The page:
Dear sisters and brothers in Christ,
During a conversation about the passage from the Gospel according to Matthew proclaimed this Sunday, a priest whom I admire shared an insight that I find very useful. He told me that this passage ought to be understood in a broad sense. In other words, the Lord does not provide a detailed and exclusive list, rather he shows us how to actually live the love incarnate we have found in Him. Of course, we are to practice those works of mercy he enumerates, but we must also act according to the logic of this passage, which is the one of the Beatitudes and, indeed, the entire Gospel. On many occasions Pope Francis has pointed out that in this passage we find the protocol that will be applied by Christ to judge us when we appear before Him.
This priest friend provided further commentary and additional advice. He told me that on the day when we appear before the Lord to be judged, He will say to us things such as these: I was your coworker and you tried to help me, I was the garbage collector in your neighborhood and you greeted me, I went to the same school and you helped with my studies and similar expressions. They follow from the passage, we are considering.
Notice that both to those on his right and those on his left, the Lord addresses them saying that whatever the did or did not do to the least of His brothers and sisters, they did it to Him. That means He identifies with every single human being, not an abstraction like ideologues, but concretely. He does not identify with a diffuse concept of humanity, but rather with every single one with whom he shares in our common humanity, even those who are disfigured by sin, the murderer, the crooked politician, the corrupt cleric; and also with the one whom I dislike and the one who thinks differently than I. He expects from us, His disciples, those who aspire to be faithful to His love, His friendship, His teachings, that we recognize Him in every single person. Just as St. Martin of Tours, whose feast we celebrated a few days ago, was able to recognize Him in the beggar to whom he gave his cape.
If I ever write a book on spirituality the only thing I know for sure is that the title would be: “What Jesus does not say,” because there are passages in the Gospel such as Matthew 25 that catch my attention on account of what the does not Lord say, as much for what he does say.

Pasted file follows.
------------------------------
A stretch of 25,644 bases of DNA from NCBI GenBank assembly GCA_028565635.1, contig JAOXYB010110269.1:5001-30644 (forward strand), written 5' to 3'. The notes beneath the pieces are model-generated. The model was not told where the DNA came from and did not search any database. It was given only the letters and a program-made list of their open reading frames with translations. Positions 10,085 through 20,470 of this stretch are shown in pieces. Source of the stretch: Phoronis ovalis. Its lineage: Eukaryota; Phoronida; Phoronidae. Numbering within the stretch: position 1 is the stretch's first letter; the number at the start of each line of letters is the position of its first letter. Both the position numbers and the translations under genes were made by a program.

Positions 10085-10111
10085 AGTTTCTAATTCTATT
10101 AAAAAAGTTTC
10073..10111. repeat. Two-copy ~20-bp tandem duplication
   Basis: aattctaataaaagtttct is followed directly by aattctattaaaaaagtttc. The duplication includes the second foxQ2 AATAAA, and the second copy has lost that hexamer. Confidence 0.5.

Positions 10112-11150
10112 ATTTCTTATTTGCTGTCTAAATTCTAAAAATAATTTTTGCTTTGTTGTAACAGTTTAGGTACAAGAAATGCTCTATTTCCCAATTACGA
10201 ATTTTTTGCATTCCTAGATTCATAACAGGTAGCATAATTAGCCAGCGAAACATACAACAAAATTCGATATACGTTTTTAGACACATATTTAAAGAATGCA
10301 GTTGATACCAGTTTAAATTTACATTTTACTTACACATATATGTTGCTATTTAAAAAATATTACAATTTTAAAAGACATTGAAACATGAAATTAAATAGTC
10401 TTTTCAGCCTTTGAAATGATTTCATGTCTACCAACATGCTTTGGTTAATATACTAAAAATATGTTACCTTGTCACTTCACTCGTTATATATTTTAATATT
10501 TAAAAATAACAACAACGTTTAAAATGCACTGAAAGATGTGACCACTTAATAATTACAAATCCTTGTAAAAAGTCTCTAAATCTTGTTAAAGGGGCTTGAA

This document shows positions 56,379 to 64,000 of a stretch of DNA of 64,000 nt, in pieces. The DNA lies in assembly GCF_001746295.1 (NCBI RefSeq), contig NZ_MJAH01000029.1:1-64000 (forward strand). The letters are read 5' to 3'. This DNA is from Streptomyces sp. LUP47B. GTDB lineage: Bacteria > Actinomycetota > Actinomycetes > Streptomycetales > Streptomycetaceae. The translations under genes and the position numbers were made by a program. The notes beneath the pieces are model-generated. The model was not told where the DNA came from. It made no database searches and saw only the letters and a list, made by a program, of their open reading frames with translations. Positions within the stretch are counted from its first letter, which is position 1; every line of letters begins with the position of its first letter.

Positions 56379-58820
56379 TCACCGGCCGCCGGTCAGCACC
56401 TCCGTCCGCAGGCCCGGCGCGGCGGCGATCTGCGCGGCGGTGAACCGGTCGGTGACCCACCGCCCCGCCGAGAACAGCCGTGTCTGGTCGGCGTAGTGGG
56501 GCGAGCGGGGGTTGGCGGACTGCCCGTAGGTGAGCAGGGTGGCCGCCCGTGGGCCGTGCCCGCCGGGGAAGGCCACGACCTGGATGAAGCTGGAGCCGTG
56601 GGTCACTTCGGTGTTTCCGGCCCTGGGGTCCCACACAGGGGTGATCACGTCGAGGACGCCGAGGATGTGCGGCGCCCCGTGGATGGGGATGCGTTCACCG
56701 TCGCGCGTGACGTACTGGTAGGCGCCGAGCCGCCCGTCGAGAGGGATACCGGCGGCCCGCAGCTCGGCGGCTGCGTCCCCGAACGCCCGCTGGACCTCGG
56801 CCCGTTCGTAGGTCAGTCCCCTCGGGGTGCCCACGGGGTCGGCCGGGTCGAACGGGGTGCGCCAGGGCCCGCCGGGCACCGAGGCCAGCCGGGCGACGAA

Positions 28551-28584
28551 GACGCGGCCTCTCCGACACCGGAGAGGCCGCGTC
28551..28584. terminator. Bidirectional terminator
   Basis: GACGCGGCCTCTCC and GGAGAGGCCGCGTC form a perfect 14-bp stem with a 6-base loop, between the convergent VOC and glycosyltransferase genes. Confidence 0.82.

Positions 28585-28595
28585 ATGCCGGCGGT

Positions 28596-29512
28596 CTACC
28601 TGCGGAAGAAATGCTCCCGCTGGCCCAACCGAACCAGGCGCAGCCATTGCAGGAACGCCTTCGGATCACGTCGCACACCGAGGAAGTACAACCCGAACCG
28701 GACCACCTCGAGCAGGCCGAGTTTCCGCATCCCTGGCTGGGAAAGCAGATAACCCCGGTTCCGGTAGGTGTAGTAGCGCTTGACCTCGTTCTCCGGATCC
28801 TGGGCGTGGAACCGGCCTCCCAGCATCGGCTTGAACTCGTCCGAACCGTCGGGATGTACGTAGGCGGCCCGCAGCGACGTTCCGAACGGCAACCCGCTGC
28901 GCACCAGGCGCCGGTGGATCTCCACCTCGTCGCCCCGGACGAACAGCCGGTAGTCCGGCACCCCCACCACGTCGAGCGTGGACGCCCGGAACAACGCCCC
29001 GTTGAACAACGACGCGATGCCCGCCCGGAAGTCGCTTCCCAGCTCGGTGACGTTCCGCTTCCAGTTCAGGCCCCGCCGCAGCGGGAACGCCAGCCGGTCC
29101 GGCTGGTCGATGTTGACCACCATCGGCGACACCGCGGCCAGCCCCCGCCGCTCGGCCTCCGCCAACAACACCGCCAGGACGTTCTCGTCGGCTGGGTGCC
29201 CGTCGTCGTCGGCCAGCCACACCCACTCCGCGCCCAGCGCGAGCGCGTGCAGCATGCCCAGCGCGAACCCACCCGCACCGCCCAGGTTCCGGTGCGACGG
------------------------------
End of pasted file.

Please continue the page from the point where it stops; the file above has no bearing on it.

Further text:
For example, the Lord never tells us: “Like one another,” but he does say to us “love one another.” He even acknowledges that we will have enemies, because he explicitly tells us to love them as well. He does not have any illusions or promise us popularity. He commands to love. Period. It is not a suggestion not even an exhortation. It is a commandment. Of course, it is not about sentimentality. Love is not a feeling. He commands us to do good always, everywhere, to everybody, even those whom we do not like or wish evil upon us.
Also, in this passage from the Gospel according to Matthew, the Lord does not say: “I was in prison while innocent and you visited me.” He simply says “I was in prison and you came to visit me.” The Lord identifies with every person incarcerated, whether justly or unjustly, even the worst criminal.
I think he does that on purpose to remind us that even in the perpetrator of heinous acts we are to recognize his image, because all of us regardless of any other consideration have been created in his image and likeness.
Does that mean then that the Lord is not concerned with the evil we may do and therefore does not care whether we live a virtuous life or not? Of course not! The Lord is not indifferent to evil. How could he be when it led him to the cross? He finds evil repugnant. However, as the letter to the Hebrews states, He is not ashamed to call us brothers and sisters. As pope Francis pointed out not too long ago, at the very moment when Judas Iscariot betrays Him with a kiss, He addressed him as friend. He does not insult him, curse him, hits him, spits him, threatens him. He defeats evil by doing good. That is why He desires that we do good too. It is about doing good to all, especially those who are in greater urgency, need or vulnerability. We will be judged according to the good we have done, not because our works will merit us grace or salvation, but rather because our works make manifest the love of God present in us and help us to grow in communion with Him. They lead us to participate here and now in His own life.
As we hear in the first reading from the prophet Ezekiel, the Lord seeks, gathers, and heals. In the passage from Matthew we see the same pattern. The Lord comes, gathers, saves. So, do we when we do good. We go out of ourselves, lead others to God and heal their wounds. Doing good to all makes us good Samaritans who stoop down to the wounded, take them to the inn and heal their wounds. When we acknowledge, value and love others we grow in fraternity and communion with others in whom Christ is also present, with whom we share in our common human nature and, thus, with Him. Doing good to all makes us imitators of Him who comes out to meet us, leads us to the presence of the Father and heals our wounded nature.
If we wish to reign with Him, we must imitate Him by going out to meet our brothers and sisters, leading them to God so that their wounds may be healed by the medicine of mercy, which is nothing but the love of Jesus whom we have found and must become incarnate in our lives. It is a passionate and radical love made manifest in all its power on the Cross, which is His throne. Christ rules the entire universe from it with strong hand and arm outstretched.
Fr. Roberto M. Cid